With all the trappings of modernity around us and the infinite world and connectedness of internet culture, I am often struck by the immensity of the human experience. But at one point or another all those people take that walk toward the ocean with their mother. They all have the realization that their roles in life were changing without their consent, and that they cannot expect to control it. These human feelings of hierarchy and family are common to all types of familial structures I ever experienced or studied in undergrad. There is always someone at the head and you always know your position in relation to others. Every grouping and label we give ourselves is due to the human need to be part of an orderly group. Like the implicit biases everyone carries and the small talk questions people ask (where are you from? what do you do?) almost everything people perceive about each other feeds into this structure we are conditioned to build ourselves into. And so now I felt like it was not only inevitable but somehow my duty to find a place within this next tier of living in my family, to satisfy my overly anthropologized view of the world. Hey, at least I’m putting my degree to work by extrapolating vague, universalized kinship structures to hold myself to, right?
But as my generation ascends the ladder to elder we, like every generation before us, will leave our mark on the expectations that come after. Like I learned to value hard work and vocational success from grandfather, I can teach a younger generation to value self care and work life balance. The structures I know and am guided by are made of individuals, and as the individuals change so too do the lessons passed on. While this structure is always on my mind, the people in the roles are teaching me lessons learned by their application of all the lessons and experience before them on the right way to live. Trial and error are also an integral part of the human experience. The process of becoming a full person means sussing out the assumptions that brought me up and figuring out the rules of the world made by those conclusions. I don’t actually need to know the Big 5 (tennis, golf, sailing, horseback riding, and shooting, the sports I was taught as a child so I would have something to talk to my boss about) or how to water down your drink at work parties with ice so you don’t embarrass yourself, but rather I need to understand the reasons that my grandpa taught me these things. He taught me these things because he came from a humble family in Queens. He worked hard, commuted to school in Manhattan every day, eventually went to Columbia, earned a law degree and went on to tackle the world of real estate finance with gusto that has had ripples into my dad’s generation. All the while raising 6 kids with my grandma. He taught me those things because they made his life better and helped him to find his success and happiness. And of course my grandpa was a product of his era as much I am a millennial, but he was also using all of the collective knowledge of the past filtered down through his circumstance. He did things the way he did because he thought that was the best way to go about it based on who he was and what is past had taught him.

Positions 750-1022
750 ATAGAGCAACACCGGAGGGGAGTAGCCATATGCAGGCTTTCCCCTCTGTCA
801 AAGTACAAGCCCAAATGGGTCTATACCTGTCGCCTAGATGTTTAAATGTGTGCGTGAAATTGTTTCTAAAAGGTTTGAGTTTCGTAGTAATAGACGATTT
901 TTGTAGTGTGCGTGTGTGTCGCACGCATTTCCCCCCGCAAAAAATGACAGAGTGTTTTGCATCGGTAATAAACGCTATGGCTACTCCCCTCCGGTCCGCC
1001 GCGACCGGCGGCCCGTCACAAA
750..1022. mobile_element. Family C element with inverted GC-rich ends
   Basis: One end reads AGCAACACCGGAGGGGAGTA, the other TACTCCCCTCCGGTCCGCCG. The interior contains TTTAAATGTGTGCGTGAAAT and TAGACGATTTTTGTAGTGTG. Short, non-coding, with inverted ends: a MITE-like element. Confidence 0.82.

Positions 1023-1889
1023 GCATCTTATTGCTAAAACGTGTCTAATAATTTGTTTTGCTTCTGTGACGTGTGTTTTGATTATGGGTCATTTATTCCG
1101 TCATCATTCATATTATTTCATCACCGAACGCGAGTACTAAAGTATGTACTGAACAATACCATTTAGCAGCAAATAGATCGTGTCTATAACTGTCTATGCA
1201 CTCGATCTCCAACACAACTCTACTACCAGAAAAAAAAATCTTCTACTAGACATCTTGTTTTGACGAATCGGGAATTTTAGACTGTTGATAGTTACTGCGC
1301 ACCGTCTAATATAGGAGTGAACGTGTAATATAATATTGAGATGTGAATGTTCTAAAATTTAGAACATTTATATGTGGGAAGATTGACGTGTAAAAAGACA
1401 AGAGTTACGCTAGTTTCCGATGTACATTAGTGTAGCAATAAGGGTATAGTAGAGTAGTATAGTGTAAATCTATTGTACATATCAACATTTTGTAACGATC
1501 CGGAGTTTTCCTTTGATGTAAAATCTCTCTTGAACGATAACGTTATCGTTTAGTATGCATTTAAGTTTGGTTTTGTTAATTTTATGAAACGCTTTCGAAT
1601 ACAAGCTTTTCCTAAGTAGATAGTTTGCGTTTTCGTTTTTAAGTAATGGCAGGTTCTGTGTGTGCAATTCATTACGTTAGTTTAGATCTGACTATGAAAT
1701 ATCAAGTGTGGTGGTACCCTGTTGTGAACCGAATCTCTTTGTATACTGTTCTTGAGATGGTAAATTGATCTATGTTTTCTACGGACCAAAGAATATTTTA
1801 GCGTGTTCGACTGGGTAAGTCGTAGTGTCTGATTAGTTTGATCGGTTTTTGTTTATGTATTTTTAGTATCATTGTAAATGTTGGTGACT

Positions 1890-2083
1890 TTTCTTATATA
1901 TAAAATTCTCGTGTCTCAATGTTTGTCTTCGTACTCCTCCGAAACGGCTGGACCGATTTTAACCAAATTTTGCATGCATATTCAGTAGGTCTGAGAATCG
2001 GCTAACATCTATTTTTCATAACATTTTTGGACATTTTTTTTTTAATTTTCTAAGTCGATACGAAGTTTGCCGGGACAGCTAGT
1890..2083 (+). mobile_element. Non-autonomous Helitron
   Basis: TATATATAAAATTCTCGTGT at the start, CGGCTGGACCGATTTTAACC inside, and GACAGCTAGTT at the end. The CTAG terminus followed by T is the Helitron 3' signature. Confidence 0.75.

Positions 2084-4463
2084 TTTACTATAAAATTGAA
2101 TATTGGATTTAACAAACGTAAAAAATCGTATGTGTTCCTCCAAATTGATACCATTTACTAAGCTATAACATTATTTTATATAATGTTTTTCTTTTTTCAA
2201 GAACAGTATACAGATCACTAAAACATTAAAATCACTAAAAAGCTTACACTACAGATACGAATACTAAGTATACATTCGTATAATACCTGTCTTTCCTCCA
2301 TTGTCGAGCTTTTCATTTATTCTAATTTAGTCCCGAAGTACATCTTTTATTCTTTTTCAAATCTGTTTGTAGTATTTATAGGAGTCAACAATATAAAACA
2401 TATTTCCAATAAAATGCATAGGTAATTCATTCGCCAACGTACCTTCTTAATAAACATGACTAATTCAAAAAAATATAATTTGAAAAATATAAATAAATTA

So it is not really the structure of the family I know and love that I questioned when I felt the void of my grandfather’s absence on the day of his funeral. I more question what it means to assume those roles without stepping into another person’s shoes. Being in the middle generation of my family doesn’t necessarily mean I am a parent. The circumstances dictate that. If I never have children I will still be in that generation but as another in a long line of the people who have changed what it means to be an adult. My grandfather knew what it meant to be a son and a father and a grandfather because not only history but his experience in life dictated it to him. His wisdom was built not just on the past but what he learned from it. He taught me what he knew and thought I needed. I bear that in mind as I continue to learn and grow toward what I think is right for my life. So now that he is gone I will do what is needed to honor, but also to fill the void left in the world order and keep changing what it means to climb up onto that middle shelf.